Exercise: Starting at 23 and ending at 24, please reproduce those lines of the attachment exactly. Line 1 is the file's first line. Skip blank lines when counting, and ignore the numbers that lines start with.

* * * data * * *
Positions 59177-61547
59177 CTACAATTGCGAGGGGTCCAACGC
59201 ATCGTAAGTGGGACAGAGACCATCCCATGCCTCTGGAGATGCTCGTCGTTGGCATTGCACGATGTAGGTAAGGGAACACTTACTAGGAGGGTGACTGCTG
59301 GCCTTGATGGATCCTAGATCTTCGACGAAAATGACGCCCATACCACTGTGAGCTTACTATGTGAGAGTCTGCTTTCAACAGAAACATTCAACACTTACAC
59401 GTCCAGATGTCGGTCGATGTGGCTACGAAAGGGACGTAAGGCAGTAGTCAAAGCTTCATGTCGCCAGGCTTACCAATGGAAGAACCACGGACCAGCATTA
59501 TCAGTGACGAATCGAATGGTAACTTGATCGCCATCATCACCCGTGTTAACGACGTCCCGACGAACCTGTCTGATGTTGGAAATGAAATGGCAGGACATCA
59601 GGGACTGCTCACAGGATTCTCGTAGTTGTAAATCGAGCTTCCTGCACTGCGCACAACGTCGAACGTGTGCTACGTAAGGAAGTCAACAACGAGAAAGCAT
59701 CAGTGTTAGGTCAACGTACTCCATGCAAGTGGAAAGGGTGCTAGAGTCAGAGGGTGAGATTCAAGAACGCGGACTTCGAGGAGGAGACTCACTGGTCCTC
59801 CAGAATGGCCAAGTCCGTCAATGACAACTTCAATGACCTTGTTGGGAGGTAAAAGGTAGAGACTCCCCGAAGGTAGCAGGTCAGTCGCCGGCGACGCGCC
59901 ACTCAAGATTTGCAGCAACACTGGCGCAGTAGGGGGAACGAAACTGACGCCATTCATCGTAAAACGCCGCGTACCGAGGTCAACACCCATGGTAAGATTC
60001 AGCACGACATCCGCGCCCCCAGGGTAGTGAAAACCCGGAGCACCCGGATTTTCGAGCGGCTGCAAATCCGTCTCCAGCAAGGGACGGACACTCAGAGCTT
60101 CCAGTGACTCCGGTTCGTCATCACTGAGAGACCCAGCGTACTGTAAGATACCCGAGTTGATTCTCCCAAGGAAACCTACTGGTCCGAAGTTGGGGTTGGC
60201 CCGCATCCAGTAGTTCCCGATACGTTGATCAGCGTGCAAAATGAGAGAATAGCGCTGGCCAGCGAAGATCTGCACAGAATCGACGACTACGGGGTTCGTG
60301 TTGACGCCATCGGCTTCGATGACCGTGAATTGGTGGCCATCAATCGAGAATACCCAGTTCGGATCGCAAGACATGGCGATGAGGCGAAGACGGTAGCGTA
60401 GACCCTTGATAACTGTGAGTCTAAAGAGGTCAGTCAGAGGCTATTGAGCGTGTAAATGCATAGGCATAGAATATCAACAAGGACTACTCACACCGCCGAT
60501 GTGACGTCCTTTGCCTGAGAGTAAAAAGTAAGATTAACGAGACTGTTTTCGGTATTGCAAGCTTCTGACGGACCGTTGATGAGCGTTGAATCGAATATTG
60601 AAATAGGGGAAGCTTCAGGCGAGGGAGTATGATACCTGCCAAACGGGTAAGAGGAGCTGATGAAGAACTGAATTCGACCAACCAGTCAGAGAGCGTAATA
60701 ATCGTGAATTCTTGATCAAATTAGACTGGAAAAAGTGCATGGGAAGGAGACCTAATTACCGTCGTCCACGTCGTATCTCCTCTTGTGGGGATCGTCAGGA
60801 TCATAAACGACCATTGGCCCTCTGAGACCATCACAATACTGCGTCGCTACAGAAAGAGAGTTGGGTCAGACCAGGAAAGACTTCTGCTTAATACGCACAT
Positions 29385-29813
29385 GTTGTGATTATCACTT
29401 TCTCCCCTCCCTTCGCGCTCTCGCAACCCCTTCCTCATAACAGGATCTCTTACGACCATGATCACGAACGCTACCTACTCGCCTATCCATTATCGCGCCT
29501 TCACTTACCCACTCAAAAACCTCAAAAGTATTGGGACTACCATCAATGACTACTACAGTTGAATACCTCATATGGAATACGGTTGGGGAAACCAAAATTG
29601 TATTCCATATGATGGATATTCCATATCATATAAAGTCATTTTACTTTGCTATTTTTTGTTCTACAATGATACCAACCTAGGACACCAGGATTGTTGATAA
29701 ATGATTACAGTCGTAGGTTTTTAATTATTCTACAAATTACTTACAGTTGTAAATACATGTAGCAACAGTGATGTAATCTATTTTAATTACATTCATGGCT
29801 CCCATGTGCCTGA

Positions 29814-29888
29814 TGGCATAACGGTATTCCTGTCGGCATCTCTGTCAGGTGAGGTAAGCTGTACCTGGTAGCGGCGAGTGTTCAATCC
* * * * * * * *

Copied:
29501 TCACTTACCCACTCAAAAACCTCAAAAGTATTGGGACTACCATCAATGACTACTACAGTTGAATACCTCATATGGAATACGGTTGGGGAAACCAAAATTG
29601 TATTCCATATGATGGATATTCCATATCATATAAAGTCATTTTACTTTGCTATTTTTTGTTCTACAATGATACCAACCTAGGACACCAGGATTGTTGATAA